Perceptual Robotics is working alongside ASV Global, which makes unmanned marine vehicles, Vulcan UAV, which produces multi-rotor aircraft systems, and researchers from the University of Bristol’s visual information laboratory on the project.
The group hopes to use 3D tracking to enable drones fitted with cameras to navigate offshore wind farms and carry out inspections. It believes remote operation will reduce the need for labour-intensive and costly manual inspection.
The consortium was awarded £1.2 million (€1.35 million) by the UK government as part of its industrial strategy challenge fund to "develop new solutions for extreme working environments".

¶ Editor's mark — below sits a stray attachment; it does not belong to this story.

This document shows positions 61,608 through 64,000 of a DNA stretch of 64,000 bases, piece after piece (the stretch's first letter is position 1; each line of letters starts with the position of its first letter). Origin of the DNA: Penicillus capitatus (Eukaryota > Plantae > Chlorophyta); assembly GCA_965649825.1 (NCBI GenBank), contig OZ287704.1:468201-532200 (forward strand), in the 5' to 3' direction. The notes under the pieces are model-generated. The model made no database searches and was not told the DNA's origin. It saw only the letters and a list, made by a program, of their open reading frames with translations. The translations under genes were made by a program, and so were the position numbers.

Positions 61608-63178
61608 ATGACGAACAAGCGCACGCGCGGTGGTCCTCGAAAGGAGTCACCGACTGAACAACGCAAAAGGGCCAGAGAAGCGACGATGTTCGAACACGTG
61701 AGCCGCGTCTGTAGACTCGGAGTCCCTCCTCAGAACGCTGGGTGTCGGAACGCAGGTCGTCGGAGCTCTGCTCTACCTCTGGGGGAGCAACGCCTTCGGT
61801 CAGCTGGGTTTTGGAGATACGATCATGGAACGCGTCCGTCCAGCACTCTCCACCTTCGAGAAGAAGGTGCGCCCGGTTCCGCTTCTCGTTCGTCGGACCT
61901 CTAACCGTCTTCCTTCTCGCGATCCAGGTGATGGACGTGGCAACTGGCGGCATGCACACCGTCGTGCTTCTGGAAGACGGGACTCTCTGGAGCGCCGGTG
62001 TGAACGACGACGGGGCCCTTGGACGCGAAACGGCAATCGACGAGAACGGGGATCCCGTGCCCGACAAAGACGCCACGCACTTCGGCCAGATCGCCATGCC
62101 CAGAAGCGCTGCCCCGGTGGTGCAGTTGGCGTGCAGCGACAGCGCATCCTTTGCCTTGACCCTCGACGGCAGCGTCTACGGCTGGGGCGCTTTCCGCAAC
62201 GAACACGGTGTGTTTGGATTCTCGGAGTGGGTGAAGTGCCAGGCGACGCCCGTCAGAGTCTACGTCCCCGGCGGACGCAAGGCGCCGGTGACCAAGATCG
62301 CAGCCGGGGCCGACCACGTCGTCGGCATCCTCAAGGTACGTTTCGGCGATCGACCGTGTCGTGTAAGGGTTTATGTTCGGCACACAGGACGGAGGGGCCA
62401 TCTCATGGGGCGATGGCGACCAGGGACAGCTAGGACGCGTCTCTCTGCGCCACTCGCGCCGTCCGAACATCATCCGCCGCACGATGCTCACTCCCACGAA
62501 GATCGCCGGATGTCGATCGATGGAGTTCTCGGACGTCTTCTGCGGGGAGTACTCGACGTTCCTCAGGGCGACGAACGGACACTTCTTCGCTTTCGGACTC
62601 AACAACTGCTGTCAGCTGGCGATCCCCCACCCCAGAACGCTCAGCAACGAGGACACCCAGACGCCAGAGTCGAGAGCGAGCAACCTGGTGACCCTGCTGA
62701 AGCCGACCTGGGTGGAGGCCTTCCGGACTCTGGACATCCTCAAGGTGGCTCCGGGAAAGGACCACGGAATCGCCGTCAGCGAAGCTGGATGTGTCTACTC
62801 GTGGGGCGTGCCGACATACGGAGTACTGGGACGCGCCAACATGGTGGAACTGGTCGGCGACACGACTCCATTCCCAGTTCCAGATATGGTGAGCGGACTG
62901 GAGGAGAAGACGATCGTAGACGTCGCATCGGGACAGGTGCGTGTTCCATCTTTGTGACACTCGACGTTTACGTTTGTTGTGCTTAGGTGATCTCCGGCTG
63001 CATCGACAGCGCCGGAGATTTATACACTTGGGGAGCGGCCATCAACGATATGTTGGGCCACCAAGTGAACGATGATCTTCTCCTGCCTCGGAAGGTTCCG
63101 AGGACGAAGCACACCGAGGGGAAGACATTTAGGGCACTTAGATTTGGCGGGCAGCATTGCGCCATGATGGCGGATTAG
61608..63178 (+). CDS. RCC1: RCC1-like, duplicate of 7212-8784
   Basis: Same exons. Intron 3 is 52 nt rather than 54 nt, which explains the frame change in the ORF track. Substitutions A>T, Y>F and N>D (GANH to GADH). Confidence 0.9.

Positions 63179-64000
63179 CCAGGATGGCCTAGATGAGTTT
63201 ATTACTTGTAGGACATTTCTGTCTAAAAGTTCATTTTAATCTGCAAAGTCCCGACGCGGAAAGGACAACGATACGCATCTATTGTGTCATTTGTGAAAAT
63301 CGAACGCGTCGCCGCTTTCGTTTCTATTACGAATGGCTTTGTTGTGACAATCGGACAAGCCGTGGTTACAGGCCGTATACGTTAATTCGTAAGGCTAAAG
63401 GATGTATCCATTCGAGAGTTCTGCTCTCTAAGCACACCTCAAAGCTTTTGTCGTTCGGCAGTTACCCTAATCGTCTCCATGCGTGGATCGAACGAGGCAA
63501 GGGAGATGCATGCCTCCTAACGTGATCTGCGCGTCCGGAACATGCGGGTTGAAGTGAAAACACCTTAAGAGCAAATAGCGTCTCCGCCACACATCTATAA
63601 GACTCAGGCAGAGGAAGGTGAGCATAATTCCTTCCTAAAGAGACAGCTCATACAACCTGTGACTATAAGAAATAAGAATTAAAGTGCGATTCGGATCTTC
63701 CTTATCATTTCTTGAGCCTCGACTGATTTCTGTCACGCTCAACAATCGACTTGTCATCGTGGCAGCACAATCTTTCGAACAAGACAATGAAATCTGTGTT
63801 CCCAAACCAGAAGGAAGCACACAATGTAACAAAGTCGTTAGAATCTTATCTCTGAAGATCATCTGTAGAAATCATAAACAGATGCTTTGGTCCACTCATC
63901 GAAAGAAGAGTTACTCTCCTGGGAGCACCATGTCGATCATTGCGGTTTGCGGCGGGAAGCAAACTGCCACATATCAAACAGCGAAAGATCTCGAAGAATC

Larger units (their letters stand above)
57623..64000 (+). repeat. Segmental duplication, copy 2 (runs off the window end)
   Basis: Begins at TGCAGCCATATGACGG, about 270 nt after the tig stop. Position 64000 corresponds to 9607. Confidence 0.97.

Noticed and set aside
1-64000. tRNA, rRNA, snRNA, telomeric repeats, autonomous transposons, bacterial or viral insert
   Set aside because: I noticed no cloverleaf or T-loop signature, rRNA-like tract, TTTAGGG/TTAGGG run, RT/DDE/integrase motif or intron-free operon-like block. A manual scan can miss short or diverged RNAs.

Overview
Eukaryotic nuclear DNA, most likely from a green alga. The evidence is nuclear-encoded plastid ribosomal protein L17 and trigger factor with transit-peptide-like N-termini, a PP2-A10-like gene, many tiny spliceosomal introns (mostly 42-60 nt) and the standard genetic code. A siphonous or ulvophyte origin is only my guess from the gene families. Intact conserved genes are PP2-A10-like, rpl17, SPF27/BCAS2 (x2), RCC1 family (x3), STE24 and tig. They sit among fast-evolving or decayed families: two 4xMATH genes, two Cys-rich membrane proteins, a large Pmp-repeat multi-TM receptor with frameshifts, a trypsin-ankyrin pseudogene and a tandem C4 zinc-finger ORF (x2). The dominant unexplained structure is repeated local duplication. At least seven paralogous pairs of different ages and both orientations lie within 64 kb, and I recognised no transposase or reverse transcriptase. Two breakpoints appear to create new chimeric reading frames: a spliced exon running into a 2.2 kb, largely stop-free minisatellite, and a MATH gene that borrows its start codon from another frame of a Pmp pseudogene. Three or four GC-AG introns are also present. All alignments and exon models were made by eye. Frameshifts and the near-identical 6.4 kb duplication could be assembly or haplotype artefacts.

Chief technology officer at Perceptual Robotics, Kevin Lind, said: "The offshore wind energy market is really centred around the North Sea, and the UK has a very big stake in that that, so we are addressing the total costs of operation and maintenance.
"The North Sea especially has very high wind and wave conditions and so carrying out industrial inspection with robotic systems is a challenging task."
The group’s first product, Dhalion, can collect inspection data including lightning strikes, cracks, erosion and delamination of a turbine "in minutes", Perceptual Robotics claims.
The drone is reportedly capable of operating in wind speeds of up to 15m/sand light rain for more than six hours a day.